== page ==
Stranded Strummers: A Guest Post

My grandfather is a storyteller...I think that's where I get it. He has written some amazing tales over his time and has also experienced some amazing situations. Today he shared this story about playing in a band with my dad, and his adventures on the road, and I'd like to share it. And here is a picture of him too- just so you can picture it. But I imagine he would say "Picture me younger, trimmer, and even more handsome than I look right now...this was 40 years ago."

Back when I lived in Iowa, when my son-in-law Tommy was alive we played every time we got together. There were also about five others who we played with from time to time. When we had lots to drink, I thought we played and sang just great. :-)

Tommy was a great singer, though, and when he was in high school he had his own band. His band was so good that they played at the officers club in Mineral Wells- Fort Walters. Tommy, then 16 and his band were too young to drive so General Mc Kennin would send his staff car to pick them up. Anyway, back to my main story. Every time Tommy and I found a new song we wanted to play, I would make copies, put page numbers on them and send a copy to each of the guys playing with us.

One winter day, years later I was headed to St Paul; I had a service man from the Mineral Wells factory with me. He was a good guy and when he came to see me he brought his guitar with him. His name was Ronnie Dodson, and he was a song writer. I happened to have my stand-up bass in the back of my station wagon.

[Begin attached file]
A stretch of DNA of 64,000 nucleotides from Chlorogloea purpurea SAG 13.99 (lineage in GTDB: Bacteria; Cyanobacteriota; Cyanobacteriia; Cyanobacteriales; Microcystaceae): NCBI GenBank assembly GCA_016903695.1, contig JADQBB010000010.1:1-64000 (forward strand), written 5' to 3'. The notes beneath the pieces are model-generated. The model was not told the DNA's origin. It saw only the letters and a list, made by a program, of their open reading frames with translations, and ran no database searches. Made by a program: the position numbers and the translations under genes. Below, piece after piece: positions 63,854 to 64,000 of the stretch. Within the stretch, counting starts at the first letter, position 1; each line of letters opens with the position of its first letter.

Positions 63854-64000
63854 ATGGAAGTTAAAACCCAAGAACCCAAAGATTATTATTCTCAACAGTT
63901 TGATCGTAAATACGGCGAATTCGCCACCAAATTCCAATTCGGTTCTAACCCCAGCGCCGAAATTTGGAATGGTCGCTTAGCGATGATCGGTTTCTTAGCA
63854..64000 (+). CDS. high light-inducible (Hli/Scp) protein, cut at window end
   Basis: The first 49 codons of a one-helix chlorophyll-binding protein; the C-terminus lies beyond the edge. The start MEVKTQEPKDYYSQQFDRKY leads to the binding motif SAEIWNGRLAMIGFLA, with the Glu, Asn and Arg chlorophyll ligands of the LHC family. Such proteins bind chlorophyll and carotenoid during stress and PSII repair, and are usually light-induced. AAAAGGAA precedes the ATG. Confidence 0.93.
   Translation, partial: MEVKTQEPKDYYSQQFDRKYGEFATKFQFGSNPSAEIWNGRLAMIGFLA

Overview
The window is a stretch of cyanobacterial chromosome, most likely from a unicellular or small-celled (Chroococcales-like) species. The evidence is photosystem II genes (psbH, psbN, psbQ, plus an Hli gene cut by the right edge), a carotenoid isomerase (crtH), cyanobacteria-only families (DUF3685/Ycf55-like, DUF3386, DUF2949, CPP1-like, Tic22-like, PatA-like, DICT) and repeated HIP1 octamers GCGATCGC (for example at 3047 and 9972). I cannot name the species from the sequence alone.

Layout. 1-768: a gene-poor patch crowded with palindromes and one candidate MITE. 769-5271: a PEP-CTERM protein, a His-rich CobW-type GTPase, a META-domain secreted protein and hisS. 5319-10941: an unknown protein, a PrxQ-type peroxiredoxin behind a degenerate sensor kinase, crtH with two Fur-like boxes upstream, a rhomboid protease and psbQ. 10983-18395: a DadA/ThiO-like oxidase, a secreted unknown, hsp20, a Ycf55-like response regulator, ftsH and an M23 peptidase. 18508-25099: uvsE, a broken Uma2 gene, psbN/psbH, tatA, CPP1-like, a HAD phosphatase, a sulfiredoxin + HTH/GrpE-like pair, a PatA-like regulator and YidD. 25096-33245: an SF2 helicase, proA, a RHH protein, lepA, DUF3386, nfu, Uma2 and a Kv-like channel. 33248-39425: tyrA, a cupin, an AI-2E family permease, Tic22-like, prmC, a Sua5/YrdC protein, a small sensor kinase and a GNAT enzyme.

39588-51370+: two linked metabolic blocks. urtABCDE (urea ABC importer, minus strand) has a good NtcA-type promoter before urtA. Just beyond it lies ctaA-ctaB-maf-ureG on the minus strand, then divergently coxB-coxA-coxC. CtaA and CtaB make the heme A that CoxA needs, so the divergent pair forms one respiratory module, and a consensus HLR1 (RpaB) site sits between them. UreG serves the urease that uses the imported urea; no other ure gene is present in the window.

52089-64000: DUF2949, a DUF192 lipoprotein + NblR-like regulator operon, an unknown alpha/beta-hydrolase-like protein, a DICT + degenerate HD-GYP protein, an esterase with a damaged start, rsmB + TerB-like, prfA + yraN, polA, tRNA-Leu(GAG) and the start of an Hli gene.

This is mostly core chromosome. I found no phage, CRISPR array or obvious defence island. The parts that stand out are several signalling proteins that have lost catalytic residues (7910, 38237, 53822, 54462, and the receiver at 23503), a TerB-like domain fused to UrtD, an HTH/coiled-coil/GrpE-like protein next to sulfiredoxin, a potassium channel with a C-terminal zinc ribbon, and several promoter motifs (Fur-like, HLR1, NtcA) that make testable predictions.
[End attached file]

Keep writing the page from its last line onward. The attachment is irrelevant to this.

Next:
Sooner or later, we found ourselves driving into a blizzard. About half way to St. Paul the roads got so bad, I pulled into some town where we checked into a motel. We checked into our rooms and then we headed for the bar. About three or four hours later someone suggested to the other stranded people in the bar that Ronnie and I get our instruments and play a few numbers.  (Truth is, it was my idea. Martinis just did that to me.)

One thing led to another, the drinks kept coming our way and the motel manager thought he was having the time of his life. Closing time was 1:00 a.m. but the manager locked the bar room door and we partied until about 4:00 or 4:30.

The next morning, around 9:00 a.m., there was a knock on our door. I opened it to find the manager wheeling in a cart that had scrambled eggs, hash browns, bacon and ham, and four bloody marys (2 for each).

When he left he said, "If you guys want to stick around tonight, the rooms will be on me." Well, who could turn down a deal like that! The roads were bad anyway. Ha.

Tommy taught me to play and when he died I hung it up.
I have now given my guitar, stand-up bass and my banjo to Sam and Davis and Nikki. When they start the Bennett Band I will get 10 percent royalties.

Ah, the good old days.